This new ultrathin, energy-efficient 3D LCD display technology could be in your future TV or flexible e-book

Images stay on for years without power
October 24, 2014

In this concept of a LCD display, light is twisted in different directions to make the image appear three-dimensional (credit: Abhishek Kumar Srivastava)

Researchers from the Hong Kong University of Science and Technology have invented an ultra-thin LCD screen capable of displaying images without a sustained power source and in 3D, making it a compact, energy-efficient way to display visual information.

In a traditional liquid crystal display (LCD), liquid crystal molecules are sandwiched between polarized glass plates. Electrodes pass current through the apparatus, influencing the orientation of the liquid crystals inside and manipulating the way they interact with the polarized light. The light and dark sections of the readout display are controlled by the amount of current flowing into them.

The new displays use an optically rewritable liquid crystal display (ORWLCD) design, so they don’t require electrodes, making the screen thinner and decreasing its energy requirements. Once an image is “painted” on the screen with light, no power is required to keep it there for several years. These “bi-stable” displays draw power only when the image is changed, so they are especially useful for applications where a screen displays a static image for most of the time, such as e-book readers or battery status monitors for electronic devices.

The thin profile and minimal energy requirements of devices could also make it useful in flexible displays or as a security measure on credit cards.

A better 3D system

The researchers also engineered ORWLCD to display images in 3D. Real-world objects appear three-dimensional because the separation between your left eye and your right creates perspective. 3D movies replicate this phenomenon on a flat screen by merging two films shot from slightly different angles, and the glasses that you wear during the film selectively filter the light, allowing one view to reach your left eye and another to fall on your right to create a three-dimensional image.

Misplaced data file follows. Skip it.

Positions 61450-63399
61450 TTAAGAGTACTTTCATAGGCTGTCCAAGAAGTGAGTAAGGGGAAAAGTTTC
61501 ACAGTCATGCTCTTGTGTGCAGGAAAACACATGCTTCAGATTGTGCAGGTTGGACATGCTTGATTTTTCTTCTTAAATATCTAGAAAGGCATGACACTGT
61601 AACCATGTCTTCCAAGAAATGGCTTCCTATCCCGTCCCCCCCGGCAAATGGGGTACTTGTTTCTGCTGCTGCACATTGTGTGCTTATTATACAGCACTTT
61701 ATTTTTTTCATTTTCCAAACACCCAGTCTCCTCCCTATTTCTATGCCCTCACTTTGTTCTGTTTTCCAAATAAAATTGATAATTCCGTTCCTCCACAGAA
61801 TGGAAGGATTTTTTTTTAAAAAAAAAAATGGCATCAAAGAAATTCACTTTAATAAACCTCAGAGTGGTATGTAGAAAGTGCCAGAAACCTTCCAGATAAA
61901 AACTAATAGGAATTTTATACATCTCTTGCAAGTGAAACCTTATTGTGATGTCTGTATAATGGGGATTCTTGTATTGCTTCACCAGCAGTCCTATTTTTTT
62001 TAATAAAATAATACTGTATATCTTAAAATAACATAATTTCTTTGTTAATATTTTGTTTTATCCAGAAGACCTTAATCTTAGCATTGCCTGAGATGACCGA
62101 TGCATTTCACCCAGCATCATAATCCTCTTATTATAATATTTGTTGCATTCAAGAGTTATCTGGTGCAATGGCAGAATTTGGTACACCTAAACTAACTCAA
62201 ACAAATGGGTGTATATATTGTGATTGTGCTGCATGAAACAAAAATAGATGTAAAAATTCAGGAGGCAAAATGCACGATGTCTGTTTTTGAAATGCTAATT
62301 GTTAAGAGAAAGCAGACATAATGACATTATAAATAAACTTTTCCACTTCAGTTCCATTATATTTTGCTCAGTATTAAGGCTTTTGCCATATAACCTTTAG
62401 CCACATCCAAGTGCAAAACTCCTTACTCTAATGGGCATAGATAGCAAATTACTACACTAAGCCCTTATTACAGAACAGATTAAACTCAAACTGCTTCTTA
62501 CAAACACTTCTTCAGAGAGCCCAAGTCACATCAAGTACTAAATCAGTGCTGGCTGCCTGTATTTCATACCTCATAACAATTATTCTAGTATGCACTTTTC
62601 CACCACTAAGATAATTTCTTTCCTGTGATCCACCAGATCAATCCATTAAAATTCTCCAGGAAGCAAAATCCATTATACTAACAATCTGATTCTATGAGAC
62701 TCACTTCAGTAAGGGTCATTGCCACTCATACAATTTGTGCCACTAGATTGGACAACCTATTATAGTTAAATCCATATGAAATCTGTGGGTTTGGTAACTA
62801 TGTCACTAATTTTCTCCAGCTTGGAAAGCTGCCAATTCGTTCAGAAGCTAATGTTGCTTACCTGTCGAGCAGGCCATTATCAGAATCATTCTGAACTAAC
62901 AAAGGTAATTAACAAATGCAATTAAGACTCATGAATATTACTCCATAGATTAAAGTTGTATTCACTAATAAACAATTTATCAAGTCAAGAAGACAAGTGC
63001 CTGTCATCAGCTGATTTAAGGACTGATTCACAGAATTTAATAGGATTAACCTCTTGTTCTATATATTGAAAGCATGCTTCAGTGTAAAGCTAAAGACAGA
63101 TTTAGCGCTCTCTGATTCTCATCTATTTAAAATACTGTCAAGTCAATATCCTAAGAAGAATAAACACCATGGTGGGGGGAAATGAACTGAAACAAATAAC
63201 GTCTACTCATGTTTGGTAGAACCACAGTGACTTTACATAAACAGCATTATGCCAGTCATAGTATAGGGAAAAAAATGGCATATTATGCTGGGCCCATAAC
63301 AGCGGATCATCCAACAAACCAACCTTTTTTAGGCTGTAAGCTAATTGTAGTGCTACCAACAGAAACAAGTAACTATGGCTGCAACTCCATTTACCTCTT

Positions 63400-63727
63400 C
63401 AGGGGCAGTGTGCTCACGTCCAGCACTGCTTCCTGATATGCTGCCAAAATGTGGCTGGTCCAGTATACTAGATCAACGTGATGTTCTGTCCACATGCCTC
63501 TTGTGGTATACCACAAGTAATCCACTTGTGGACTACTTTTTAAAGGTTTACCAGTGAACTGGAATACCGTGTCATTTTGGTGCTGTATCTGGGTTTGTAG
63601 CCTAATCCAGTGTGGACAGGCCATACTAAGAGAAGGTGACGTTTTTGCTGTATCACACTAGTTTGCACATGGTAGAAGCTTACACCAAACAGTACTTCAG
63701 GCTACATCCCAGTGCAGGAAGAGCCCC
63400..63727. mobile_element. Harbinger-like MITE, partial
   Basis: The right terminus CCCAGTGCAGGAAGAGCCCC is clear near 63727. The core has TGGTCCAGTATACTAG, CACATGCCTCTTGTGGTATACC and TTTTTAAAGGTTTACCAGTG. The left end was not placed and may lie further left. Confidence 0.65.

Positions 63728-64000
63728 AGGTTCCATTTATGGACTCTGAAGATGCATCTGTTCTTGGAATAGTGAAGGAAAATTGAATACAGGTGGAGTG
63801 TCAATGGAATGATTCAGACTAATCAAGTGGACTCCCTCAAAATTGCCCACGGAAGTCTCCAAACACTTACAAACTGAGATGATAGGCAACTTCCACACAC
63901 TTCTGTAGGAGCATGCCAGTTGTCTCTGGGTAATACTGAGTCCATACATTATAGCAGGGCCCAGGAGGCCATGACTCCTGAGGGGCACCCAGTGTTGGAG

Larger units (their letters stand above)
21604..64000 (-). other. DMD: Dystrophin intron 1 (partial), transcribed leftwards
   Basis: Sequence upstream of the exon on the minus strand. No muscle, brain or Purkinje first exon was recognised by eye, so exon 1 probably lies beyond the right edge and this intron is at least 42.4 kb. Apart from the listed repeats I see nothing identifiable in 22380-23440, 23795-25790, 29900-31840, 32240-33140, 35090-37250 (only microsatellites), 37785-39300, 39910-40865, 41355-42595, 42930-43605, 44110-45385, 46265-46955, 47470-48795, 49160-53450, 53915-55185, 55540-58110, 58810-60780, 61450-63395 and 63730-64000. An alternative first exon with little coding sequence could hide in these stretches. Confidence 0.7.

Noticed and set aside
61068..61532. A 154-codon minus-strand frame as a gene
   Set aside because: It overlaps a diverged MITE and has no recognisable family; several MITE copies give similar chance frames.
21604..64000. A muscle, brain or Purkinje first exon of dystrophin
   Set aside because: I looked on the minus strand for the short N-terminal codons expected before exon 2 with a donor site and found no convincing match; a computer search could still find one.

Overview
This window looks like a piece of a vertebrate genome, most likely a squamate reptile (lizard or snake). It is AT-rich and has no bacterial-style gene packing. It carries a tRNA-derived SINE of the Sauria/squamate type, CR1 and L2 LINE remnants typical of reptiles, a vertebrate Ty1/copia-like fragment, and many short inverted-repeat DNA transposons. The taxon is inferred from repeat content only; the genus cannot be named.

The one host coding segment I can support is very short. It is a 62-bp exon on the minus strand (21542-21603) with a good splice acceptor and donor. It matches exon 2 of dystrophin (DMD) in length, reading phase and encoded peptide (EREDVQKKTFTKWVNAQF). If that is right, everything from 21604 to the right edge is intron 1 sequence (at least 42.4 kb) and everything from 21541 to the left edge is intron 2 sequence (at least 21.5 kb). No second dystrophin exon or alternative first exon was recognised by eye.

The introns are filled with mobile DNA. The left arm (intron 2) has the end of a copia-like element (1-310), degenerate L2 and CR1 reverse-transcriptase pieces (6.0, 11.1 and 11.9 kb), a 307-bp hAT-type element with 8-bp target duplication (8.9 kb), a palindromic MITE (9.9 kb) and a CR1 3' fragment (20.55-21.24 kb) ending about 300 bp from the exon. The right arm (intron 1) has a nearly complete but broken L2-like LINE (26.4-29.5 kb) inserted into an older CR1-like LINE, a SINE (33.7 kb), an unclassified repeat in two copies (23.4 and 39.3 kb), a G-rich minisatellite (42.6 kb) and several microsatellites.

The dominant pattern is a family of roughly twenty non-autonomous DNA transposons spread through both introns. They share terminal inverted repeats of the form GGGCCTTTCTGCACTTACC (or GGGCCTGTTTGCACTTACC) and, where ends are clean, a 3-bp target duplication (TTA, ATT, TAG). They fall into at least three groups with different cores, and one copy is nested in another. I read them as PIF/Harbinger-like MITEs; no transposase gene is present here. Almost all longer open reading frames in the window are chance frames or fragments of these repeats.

However, instead of displaying multiple images on separate panels and carefully aligning them — a tedious and time-consuming process — the researchers create the illusion of depth from a single image by altering the polarization of the light passing through the display. They divide the image into three zones: one in which the light is twisted 45 degrees to the left, another in which it is twisted 45 degrees to the right, and a third in which it is unmodified. When passed through a special filter, the light from the three zones is polarized in different directions.

Polarized glasses worn by the viewer then make the image appear three-dimensional by providing a different view to each eye.

This technology currently displays images only in grayscale and can’t refresh them fast enough to show a film, said researcher Abhishek Srivastava, one of the authors of a paper published Wednesday (Oct. 22) in a paper in The Optical Society’s (OSA) journal Optics Letters. But Srivastava and his colleagues says they are in the process of optimizing their device for consumer use by adding color capabilities and improving the refresh rate.

Abstract of Optically rewritable 3D liquid crystal displays

Optically rewritable liquid crystal display (ORWLCD) is a concept based on the optically addressed bi-stable display that does not need any power to hold the image after being uploaded. Recently, the demand for the 3D image display has increased enormously. Several attempts have been made to achieve 3D image on the ORWLCD, but all of them involve high complexity for image processing on both hardware and software levels. In this Letter, we disclose a concept for the 3D-ORWLCD by dividing the given image in three parts with different optic axis. A quarter-wave plate is placed on the top of the ORWLCD to modify the emerging light from different domains of the image in different manner. Thereafter, Polaroid glasses can be used to visualize the 3D image. The 3D image can be refreshed, on the 3D-ORWLCD, in one-step with proper ORWLCD printer and image processing, and therefore, with easy image refreshing and good image quality, such displays can be applied for many applications viz. 3D bi-stable display, security elements, etc.